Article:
The Rev. Brianna Illéné, pastor of Trinity United Methodist Church on Madison’s near west side, said her congregation has about 65 members, about a third of whom identify as LGBTQ.
“We stand in defiance of that,” she said of the conference action. “We’re not going to change. We will continue to welcome LGTBQ+ people. We’re not going to stop doing weddings.”
Under provisions adopted at the conference, clergy who officiate at same-sex marriages could be suspended for a year without pay, and defrocked if they do it a second time.
Fowler called the punitive measures “a huge concern.”
“We repudiate the vote that was taken,” he said. “And we stand with many, many other churches, especially in the United States, who are allies in that struggle.”
The measures passed at the conference still need to be reviewed by the church’s Judicial Council, akin to a supreme court, to ensure that they conform with the United Methodist constitution. Similar provisions have been found unconstitutional in the past.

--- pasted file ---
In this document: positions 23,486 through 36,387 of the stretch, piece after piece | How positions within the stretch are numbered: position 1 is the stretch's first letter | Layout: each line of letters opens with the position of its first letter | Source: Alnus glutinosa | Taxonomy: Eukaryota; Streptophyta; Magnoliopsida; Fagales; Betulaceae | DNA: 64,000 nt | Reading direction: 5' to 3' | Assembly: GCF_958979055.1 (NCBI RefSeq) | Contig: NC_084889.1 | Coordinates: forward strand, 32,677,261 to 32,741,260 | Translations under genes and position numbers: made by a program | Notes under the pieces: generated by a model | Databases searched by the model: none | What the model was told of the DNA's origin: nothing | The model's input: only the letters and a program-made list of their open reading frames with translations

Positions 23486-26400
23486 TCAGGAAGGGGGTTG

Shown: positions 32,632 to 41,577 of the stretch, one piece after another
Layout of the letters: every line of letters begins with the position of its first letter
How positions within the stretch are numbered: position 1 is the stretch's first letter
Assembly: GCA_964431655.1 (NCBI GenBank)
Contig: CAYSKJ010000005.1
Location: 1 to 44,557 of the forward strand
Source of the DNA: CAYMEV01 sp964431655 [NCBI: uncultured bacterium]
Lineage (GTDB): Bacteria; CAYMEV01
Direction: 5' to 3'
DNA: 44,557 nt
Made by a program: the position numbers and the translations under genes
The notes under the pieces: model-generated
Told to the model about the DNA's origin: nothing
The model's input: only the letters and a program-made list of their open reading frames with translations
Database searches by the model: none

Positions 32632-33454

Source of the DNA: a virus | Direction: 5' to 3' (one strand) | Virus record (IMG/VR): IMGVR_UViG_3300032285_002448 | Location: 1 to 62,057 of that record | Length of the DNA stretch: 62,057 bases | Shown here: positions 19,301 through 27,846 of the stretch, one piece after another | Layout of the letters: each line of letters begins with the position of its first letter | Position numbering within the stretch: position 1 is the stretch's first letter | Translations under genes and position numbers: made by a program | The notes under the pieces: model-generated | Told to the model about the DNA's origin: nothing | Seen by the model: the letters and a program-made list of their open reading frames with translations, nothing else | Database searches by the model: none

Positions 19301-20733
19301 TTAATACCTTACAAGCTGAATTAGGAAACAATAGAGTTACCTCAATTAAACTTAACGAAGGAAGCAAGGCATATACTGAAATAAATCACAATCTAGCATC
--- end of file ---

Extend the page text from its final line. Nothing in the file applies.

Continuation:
Arneson said the plan passed by the conference has deepened the divisions within the church that have festered since the anti-gay language was first inserted in the denomination’s rule book. Those decrees have been widely flouted by some congregations and unevenly enforced by church officials. Essentially, the church has operated under a don't-ask-don't-tell policy.
The progressive UMC wing, known as the Reconciling Ministries Network, advocates for full inclusion of LGBTQ members and clergy. The Reconciling Ministries website lists 18 Reconciling churches in Wisconsin, six of them in the Madison area.
“Even within our congregation, which we name as Reconciling, we have people on all ends and everywhere in between on the theological spectrum,” Arneson said, “and I am pastor to all of them.”
But her attention this week has been focused on those impacted by the vote.
“People who have expressed more their opinion to me are ones who are really struggling with this, either personally or family members or friends who are hurting,” she said.